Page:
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posticon witchcraft herbal lore


Atropa Belladonna
 

Commonly known as Deadly Nightshade. It is usually found in chalky soils, shaded areas and waste ground or old ruins. The name Belladonna, "Beautiful Lady", is thought to derive from its use by Italian ladies, to dilate the pupil of the eye to make them more attractive. The generic name, "Atropa", is derived from the Greek, Atropos, one of the fates that held the shears to cut the thread of human life. According to folklore it is a plant that belongs to the Devil.

The properties of Belladonna depend on the presence of Hyoseyamine and Atropine, the root is the principle source of preparing tinctures, however, the whole plant including the berries contain these alkaloids. Atropine, or Tropane is a highly toxic white crystalline alkaloid (C17H23NO3). In medicines, atropine is used to relieve spasms, to diminsh secretions, to dilate the pupil of the eye, and to relieve pain and inflammation. However, when a potion containing atropine is rubbed into the skin, it can produce life-like dreams, delusions, and high excitement. It has anti spasmodic activity and was used for asthma and whooping cough. In poisonous doses it causes paralysis, excitement and delirium.

Aconite (Aconitum Napellus)
 

Commonly known as Monkshood. The poisonous properties of aconite have been used to coat arrowheads for use on humans and animals.

Its medical uses was mainly restricted for the alleviation of muscular and rheumatic pain when applied externally to the affected area.

A number of alkaloids have been identified within aconite but the group which is believed responsible for its medical and poisonous activity are the Aconitines.

 Aconite is extremely poisonous and the symptoms of poisoning begin with numbness in the mouth, crawling sensations on the skin, vomiting, stomach pains, laboured breathing, irregular and weak pulse, giddiness and staggering, eventual cardiac arrest or asphyxiation. The mind remains clear : in cases of poisoning artificial respiration and stimulants are indicated.

Datura Stramonium
 

Commonly known as Thornapple. Datura is strongly narcotic and doses lead to dilation of the pupils, giddiness, delirium and mania.

The active constituents are the same as Belladonna, i.e. hyoseyamine and atropine, but in smaller concentrations. Its medical uses are also the same as Belladonna, its effects on coughing and respiratory conditions being slightly stronger.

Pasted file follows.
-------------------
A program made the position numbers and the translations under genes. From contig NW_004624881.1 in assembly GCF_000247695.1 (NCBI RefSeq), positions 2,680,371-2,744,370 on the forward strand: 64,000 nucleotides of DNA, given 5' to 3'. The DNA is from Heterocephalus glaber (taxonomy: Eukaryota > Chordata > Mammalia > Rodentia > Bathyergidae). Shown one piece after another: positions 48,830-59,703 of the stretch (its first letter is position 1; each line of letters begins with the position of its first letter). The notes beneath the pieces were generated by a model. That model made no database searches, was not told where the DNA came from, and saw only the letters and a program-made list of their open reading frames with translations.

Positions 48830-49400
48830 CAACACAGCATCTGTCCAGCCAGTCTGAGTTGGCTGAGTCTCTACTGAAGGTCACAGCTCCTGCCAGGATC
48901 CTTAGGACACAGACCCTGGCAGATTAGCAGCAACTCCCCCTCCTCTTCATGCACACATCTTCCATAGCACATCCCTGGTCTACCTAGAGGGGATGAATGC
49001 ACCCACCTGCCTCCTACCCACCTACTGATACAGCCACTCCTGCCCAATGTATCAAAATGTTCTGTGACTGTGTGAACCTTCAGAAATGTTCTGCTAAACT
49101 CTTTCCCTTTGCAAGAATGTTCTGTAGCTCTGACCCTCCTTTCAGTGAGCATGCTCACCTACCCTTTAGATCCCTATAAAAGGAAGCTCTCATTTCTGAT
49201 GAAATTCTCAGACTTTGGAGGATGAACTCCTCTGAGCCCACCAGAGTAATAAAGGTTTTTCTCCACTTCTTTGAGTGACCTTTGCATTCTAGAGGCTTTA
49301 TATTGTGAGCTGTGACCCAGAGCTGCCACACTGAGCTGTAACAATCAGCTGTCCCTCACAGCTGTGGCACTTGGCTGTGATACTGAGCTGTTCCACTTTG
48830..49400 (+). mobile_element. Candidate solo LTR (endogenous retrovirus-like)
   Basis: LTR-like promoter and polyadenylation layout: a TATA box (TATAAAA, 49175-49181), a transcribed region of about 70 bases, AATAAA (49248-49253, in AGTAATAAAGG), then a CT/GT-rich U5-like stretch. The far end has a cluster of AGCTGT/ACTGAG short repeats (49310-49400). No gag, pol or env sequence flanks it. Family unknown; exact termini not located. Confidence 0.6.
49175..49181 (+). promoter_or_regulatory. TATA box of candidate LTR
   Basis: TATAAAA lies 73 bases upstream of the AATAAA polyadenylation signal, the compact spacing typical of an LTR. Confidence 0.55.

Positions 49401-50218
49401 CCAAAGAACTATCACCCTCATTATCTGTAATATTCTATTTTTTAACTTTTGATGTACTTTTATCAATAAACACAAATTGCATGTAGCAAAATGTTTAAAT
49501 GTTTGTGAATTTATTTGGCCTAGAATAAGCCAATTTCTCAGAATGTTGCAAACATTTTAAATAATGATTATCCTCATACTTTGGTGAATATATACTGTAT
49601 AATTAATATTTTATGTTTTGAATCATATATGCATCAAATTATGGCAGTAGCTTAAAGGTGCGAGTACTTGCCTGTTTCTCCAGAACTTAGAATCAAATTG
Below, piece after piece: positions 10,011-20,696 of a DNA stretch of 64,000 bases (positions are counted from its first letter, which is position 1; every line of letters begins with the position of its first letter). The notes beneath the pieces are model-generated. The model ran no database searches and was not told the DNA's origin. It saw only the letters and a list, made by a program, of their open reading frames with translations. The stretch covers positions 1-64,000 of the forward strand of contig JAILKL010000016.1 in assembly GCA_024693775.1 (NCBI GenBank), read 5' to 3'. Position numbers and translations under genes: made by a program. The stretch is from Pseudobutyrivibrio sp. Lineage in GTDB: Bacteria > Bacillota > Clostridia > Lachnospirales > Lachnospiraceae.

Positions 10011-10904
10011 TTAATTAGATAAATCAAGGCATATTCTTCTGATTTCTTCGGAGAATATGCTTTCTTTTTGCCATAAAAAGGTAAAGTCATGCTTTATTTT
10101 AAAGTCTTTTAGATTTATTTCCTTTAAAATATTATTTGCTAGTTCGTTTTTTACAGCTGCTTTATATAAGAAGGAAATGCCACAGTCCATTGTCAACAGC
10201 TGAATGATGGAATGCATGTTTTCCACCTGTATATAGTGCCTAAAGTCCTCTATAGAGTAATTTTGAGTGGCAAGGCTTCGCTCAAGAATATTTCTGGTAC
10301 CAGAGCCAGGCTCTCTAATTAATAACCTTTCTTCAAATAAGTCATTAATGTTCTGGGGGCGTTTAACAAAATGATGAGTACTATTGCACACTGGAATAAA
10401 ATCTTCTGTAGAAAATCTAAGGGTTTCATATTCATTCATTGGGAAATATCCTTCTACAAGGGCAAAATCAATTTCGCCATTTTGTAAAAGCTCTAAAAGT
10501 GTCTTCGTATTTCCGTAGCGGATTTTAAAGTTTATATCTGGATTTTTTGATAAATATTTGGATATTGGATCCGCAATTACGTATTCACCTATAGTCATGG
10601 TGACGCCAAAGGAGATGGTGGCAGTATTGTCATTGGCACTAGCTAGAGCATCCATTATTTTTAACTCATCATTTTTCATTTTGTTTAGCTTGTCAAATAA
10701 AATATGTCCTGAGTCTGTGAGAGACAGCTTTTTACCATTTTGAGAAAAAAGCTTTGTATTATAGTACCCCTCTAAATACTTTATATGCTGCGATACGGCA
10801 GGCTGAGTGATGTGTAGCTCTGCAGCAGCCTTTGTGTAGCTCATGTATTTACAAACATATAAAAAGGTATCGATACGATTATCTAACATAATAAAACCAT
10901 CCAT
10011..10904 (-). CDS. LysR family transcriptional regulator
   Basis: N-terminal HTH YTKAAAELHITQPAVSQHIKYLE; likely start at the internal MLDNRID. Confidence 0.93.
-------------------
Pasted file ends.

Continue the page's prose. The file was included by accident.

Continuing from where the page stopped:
Last edited by MaTTsWoRld, Sep/26/2007, 6:53 pm


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Re: witchcraft herbal lore


Hyoscyamus Niger
 

Commonly known as Henbane. In Greek legend the dead in Hades were crowned with Henbane as they wandered beside the Styx. The plant has been used since antiquity in magic and diabolism for its power of causing delirium and hallucinations.

In poisonous doses, poor vision, dizziness, sleepiness are often followed by delirium and convulsions. The active constituents are Hyoseyamine, Atropine and Hyoseine.

 Similar to Belladonna in its medicinal uses, however the added presence of Hyoscine gives it the properties of reducing secretions and relax spasm of involuntary muscles.

It has been employed in hysteria, pain and rheumatism. It was also used extensively in insane asylums for treating mania and delirium tremens.
Digitalis purpured
 

Commonly known as Foxglove. Digitalis containing a number of glucosides, three of which are cardiac stimulants: digitoxin, digitalin and digitalun. The other glucoside is digitonin, a cardiac depressant.

Digitalis has been used from early times for its properties on the heart and circulation. Its first action is to increase blood pressure due to contraction of the heart and arteries.

In toxic doses it causes disturbances of the senses, blurs the visual field. Low dose poisoning leads to slow and irregular pulse. Higher concentrations of poisoning leads to rapid heart beat and arrest.
 
 


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